After reflecting on my personal goals and the recent announcement that VMUG was joining the Dell Technologies User Community, I’ve decided to step down from the leadership role of the New Orleans VMUG effective immediately and focus my attention on building the Docker community in Louisiana. This hasn’t been a rash decision because of the “acquisition” of VMUG by DTUC but rather an affirming indicator that now is the right time to move on.
I’ve been part of VMUG leadership since 2010 when I started the Baton Rouge VMUG (and sequentially the New Orleans VMUG in 2011). My motivation to start the groups stemmed from my lack of knowledge about virtualization, the desire to learn what others are doing, and what new technologies were coming to the market. I didn’t want to just be a consumer though, I wanted to create an environment where I could learn and then help others who had the questions of their own and start a feedback loop. After 6 years, I can look back and say that I was successful in achieving those goals and now I’m looking for the next challenge.
Why Docker and why now?
I’ve been following Docker since 2014 and have watched the project mature and continue to gain in popularity. In 3 short years it has become the de facto standard for building cloud native applications and a robust ecosystem is forming around it much like with VMware a decade ago. The technology is still in it’s infancy and the population of IT professionals don’t know about it but the number of early adopters continues to rise and drive further development and innovation at a rapid pace. Now is the perfect time to get in at the ground floor and begin building a community.
As an open source project, community is at the heart of what has fueled Docker’s growth. Forty one percent of Docker’s contributors are individuals! That speaks volumes for the commitment that thousands of people around the world have made to improving a project. At it’s core, Docker, Inc. embraces community and local groups have exploded in popularity. As of May 2017, there are 288 groups around the world. I encourage you to take a look at the list of Docker meetup groups and get involved. There’s even an online meetup if you can’t attend one locally.
This is also an exciting opportunity for me to grow as an IT professional and network with a different group of professionals. I’ve been an amateur developer since 8th grade but knew it wasn’t a career path for me but as infrastructure has become more “cloud”-like, my interests have shifted to trying to learn more about applications and how they’re deployed. What platforms are used? What barriers exist to reliably getting stable code into production? What day-to-day challenges do developers face? I look forward to the opportunity to personally grow and being a part of the Docker community will allow that as it is currently geared more towards developers. However, the technology is becoming mainstream and the necessity to enable ops teams to successfully manage containers will be more important. It will undoubtedly lead to an even larger ecosystem and participation by former virtualization engineers as their organizations restructure their environments.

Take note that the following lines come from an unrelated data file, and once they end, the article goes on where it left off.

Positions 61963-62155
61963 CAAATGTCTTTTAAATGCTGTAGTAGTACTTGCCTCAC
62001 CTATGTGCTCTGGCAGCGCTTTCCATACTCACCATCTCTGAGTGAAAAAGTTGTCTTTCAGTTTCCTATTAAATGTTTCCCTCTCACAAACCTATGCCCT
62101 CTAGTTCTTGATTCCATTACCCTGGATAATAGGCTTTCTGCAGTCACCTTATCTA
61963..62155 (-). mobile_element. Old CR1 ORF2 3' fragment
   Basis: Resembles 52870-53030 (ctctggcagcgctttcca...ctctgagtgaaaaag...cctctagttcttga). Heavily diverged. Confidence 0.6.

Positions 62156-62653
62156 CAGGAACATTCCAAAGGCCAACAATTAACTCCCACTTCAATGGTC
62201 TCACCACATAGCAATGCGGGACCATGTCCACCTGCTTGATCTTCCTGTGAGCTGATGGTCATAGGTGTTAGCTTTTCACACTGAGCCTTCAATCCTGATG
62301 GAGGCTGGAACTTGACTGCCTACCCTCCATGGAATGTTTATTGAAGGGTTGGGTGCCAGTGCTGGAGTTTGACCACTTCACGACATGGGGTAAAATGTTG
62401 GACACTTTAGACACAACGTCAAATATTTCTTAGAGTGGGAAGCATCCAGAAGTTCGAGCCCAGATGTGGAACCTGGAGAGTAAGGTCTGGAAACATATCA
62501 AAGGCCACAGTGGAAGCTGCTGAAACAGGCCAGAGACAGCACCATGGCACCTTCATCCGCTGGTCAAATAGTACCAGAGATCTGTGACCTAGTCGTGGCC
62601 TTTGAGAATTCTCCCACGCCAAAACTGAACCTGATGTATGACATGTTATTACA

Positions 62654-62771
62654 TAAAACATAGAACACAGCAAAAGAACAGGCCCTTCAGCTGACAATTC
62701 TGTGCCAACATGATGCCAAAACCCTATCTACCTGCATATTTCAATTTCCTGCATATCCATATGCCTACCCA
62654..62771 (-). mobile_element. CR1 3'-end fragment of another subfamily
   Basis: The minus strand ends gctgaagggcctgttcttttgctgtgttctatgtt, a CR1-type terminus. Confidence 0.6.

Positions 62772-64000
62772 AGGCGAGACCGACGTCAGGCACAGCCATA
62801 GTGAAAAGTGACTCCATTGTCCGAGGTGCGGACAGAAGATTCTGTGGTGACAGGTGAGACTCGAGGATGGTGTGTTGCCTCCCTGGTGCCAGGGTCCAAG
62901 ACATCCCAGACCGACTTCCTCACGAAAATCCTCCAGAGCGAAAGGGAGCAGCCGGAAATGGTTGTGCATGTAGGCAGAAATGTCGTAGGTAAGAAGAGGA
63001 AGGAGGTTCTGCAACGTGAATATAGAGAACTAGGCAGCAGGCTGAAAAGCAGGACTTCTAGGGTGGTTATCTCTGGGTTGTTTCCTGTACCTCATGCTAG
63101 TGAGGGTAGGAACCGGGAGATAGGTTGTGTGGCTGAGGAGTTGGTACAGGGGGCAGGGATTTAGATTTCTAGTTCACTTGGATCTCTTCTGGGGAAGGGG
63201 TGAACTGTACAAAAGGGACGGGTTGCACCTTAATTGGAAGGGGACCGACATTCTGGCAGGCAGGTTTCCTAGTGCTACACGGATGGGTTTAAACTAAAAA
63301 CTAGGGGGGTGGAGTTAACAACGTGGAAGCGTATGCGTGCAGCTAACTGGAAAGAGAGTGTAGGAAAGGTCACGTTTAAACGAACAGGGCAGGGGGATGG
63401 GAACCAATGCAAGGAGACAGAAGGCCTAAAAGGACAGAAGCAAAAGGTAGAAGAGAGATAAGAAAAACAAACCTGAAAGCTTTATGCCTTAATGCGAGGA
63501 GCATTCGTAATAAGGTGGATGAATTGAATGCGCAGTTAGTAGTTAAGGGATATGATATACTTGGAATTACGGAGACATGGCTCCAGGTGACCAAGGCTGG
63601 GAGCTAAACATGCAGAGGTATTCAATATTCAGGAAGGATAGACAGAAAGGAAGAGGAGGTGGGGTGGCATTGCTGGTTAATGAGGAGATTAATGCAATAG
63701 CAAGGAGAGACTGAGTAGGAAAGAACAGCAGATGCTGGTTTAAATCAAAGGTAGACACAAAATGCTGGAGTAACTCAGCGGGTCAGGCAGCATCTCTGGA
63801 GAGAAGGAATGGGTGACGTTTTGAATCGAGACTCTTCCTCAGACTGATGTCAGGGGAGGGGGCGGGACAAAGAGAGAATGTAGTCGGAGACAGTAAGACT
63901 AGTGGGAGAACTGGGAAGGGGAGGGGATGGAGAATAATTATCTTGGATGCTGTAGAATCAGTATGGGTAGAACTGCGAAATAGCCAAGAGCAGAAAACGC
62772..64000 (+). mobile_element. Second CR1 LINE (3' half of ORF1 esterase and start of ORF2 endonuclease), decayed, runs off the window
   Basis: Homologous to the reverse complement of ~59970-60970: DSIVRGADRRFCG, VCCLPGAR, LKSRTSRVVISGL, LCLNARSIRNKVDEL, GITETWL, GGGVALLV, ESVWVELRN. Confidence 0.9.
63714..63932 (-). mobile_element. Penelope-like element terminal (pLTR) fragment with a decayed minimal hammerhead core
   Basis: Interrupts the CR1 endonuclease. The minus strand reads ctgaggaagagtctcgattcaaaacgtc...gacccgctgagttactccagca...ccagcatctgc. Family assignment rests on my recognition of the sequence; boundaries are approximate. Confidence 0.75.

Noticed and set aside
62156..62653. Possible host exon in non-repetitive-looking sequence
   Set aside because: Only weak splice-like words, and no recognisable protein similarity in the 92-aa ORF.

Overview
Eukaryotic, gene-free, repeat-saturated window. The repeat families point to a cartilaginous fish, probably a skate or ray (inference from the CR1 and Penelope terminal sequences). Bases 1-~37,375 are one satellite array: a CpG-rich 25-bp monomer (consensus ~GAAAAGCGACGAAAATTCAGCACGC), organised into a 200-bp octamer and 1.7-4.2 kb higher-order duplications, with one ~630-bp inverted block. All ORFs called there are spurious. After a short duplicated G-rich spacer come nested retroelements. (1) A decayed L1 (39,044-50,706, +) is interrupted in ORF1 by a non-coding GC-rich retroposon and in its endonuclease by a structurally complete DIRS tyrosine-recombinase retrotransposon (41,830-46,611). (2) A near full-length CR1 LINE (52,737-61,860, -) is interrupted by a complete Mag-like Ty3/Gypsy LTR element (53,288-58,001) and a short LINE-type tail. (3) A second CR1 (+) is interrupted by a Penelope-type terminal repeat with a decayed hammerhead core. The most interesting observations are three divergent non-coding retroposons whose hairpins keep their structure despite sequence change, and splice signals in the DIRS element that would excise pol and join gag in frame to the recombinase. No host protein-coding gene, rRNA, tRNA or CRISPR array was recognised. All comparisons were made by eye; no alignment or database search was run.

What’s your take on VMUG becoming part of the Dell Technology User Community (DTUC)?
First and foremost, my decision has nothing to do with disliking Dell EMC nor do I have a lot of commentary on what this means for the future of VMUG. My dissatisfaction lies with how the VMUG CEO, President, and Board handled this very important decision that aligns a previously independent community with a corporate run community. I strongly disagree with this path for VMUG and I don’t feel that Dell EMC brings value to a community that has been successfully grown and managed through grassroots efforts. VMUG HQ has greatly veered away from their original objective of supporting leaders to build a successful community for VMware customers. I know my fellow leaders will defend their ability to bring in sponsors and topics that are in the best interest of their local community regardless of the alignment with Dell EMC. I’m uncertain what the future holds for VMUG but I know that communities will stick together no matter what obstacles are presented.